Heart failure has emerged as a true epidemic in the western world during the past two decades by appearing most commonly in patients with coronary artery disease. Increasing evidence suggest that oxidative stress (OS) is involved in the pathogenesis of ischemic heart disease, cardiac hypertrophy and congestive heart failure (1,2).
The deleterious effects of oxidants are partially due to the ability of these metabolites to produce modifications in subcellular organelles such as sarcolemma, sarcoplasmic reticulum (SR), mitochondria and nucleus, which are intimately involved in the regulation of cardiomyocyte Ca2+ homeostasis (1,2). OS plays a major role in regulating a wide variety of cellular functions, including gene expression, cell growth, and death. Reactive oxygen species (ROS) post-translationally modulate signaling molecules and transcription factors. ROS generation is efficiently stabilized by antioxidant enzymatic activity that scavenges ROS and limits toxicity. Of most importance are copper-zinc (CuZn) and manganese (Mn) superoxide dismutase (SOD) that dismutate O2– to H2O2, and glutathione peroxidase (GPX) and catalase (CAT), which convert H2O2 to water (3). In conclusion, OS is the combined result of increased ROS production, arising from enzymatic stimulation, including xanthine oxidoreductase (XOR), cyclooxygenase, nitric oxide synthase (NOS), and NADPH oxidases (Noxs), and impaired antioxidant capacity, such as decreased activity of Cu/Zn SOD and CAT.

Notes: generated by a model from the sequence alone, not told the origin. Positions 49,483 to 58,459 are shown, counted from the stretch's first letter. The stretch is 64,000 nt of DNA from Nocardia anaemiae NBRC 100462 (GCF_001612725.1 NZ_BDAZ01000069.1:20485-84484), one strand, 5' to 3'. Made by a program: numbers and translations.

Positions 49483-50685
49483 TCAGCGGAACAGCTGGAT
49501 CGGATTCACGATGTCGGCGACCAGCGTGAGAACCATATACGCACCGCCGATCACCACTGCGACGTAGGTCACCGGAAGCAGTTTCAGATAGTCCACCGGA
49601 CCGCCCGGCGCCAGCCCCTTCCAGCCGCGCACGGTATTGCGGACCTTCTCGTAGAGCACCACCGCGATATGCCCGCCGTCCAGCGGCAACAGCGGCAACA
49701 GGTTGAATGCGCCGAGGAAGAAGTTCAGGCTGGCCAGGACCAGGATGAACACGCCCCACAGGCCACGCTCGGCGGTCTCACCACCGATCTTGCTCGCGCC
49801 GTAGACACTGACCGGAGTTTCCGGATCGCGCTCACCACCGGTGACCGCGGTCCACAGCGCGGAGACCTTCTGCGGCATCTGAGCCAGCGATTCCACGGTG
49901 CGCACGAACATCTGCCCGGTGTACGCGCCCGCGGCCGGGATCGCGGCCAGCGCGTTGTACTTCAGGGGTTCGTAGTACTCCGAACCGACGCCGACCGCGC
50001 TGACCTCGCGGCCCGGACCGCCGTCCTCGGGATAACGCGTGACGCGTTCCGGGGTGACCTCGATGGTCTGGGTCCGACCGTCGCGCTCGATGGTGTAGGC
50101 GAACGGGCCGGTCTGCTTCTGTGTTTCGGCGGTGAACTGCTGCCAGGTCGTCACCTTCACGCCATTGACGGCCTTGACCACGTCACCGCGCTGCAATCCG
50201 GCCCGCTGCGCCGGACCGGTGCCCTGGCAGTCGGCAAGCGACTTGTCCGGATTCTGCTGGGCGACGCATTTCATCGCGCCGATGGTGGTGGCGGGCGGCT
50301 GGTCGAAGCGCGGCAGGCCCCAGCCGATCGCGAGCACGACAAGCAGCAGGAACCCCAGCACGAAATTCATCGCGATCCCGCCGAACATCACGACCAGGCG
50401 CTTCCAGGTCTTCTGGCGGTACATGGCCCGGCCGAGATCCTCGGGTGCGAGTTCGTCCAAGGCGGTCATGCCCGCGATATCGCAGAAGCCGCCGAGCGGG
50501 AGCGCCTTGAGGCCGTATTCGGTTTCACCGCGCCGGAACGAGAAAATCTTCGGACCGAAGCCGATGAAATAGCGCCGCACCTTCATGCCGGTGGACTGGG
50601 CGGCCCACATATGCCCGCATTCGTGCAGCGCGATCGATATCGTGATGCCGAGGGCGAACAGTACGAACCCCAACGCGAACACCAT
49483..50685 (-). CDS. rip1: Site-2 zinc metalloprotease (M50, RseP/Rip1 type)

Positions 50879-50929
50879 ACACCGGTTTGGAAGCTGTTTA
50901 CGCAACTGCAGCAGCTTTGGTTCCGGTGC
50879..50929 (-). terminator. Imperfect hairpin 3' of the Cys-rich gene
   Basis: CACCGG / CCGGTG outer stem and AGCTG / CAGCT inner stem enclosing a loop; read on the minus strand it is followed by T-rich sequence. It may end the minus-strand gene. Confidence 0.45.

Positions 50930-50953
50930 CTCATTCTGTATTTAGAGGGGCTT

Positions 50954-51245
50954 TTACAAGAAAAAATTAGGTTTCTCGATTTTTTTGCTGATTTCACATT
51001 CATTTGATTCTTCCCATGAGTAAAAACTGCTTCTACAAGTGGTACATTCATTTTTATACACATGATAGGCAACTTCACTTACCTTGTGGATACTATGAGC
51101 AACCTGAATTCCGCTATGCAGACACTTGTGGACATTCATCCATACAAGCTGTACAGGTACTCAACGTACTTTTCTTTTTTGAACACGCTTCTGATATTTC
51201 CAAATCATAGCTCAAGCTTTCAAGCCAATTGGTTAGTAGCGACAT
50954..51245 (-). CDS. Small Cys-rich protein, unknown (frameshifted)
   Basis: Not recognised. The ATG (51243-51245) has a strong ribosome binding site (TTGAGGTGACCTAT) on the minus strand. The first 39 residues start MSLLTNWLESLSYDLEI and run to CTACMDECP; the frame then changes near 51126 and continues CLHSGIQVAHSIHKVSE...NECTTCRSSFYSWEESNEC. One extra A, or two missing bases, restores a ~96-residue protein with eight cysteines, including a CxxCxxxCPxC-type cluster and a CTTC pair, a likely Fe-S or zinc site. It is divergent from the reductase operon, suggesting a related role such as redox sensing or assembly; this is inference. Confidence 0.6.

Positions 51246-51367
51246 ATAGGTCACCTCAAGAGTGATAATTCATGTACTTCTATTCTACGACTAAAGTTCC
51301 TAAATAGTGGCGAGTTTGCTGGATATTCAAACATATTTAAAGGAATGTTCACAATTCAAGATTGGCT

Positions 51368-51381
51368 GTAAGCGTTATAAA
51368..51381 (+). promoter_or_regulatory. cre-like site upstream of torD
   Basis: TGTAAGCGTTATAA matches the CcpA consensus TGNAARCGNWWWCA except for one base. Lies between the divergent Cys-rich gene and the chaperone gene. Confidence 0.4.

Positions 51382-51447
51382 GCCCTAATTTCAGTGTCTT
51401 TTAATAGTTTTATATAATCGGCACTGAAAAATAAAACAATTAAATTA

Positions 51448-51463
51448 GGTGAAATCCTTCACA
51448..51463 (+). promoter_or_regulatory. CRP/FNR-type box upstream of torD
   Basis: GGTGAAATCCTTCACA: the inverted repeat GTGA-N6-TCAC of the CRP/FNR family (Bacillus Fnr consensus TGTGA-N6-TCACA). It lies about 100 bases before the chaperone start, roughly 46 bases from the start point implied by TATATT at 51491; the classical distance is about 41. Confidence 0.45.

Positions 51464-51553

Sources of ROS in human myocardium
The major potential sources of ROS in human myocardium include the mitochondrial electron transport chain, XOR, NADPH oxidases as well as dysfunctional NOSs.
Excessive ROS production from mitochondria, more specifically from mitochondrial oxidases, has been described in experimental models of myocardial infarction (MI) and heart failure (4,5). Increased production of ROS in the failing heart leads to increased mitochondrial permeability, which causes matrix swelling, outer membrane rupture, the release of apoptotic signaling molecules, such as cytochrome C from the intermembrane space, and irreversible injury of the mitochondria (6). Normally, mitochondrial electron transport chain generates ATP transferring electrons from nicotinamide adenine dinucleotide (NADH) and reduced flavine-adenine dinucleotide (FADH2) to oxygen, reducing it to water. Mitochondrial electron transport chain, localized in the inner mitochondrial membrane, is consisted of four cytochrome-based enzymatic complexes (complexes I, II, III, IV). Complexes I and II are mainly formed by dehydrogenases, while complex III and IV are formed by cytochrome oxidases. Moreover, coenzyme Q transfers electrons between complexes I or II and III and between complexes III and IV. Normally, there is a small percentage 1–2% of electrons “leak” generating ROS, which is scavenged by mitochondrial antioxidant enzymes. However, in pathological conditions, coenzyme Q turns into a primary source of O2– as some electrons may be swerved at the level of complex I or III (7).
Xanthine oxidoreductase represents another major source of ROS in the human heart and is upregulated in clinical states such as HF. It exists in two types xanthine dehydrogenase (XDH) and xanthine oxidase (XO) (8). Both XDH and XO catalyze the conversion of hypoxanthine to xanthine and xanthine to uric acid. More specifically XO, which exclusively reduces oxygen compared to XDH, constitutes a major source of O2– and H2O2 radicals. It has also been described that H2O2 produced from NADPH induces further ROS production by XO, probably in a calcium-dependent manner (8). Though basal expression of XOR is low, factors such as cytokines and oxygen tension could upregulate gene expression. Several in vitro and in vivo studies, demonstrated that factors such as TNF-a, IFN-γ, IL-6 or IL-1 could activate XOR gene transcription (9).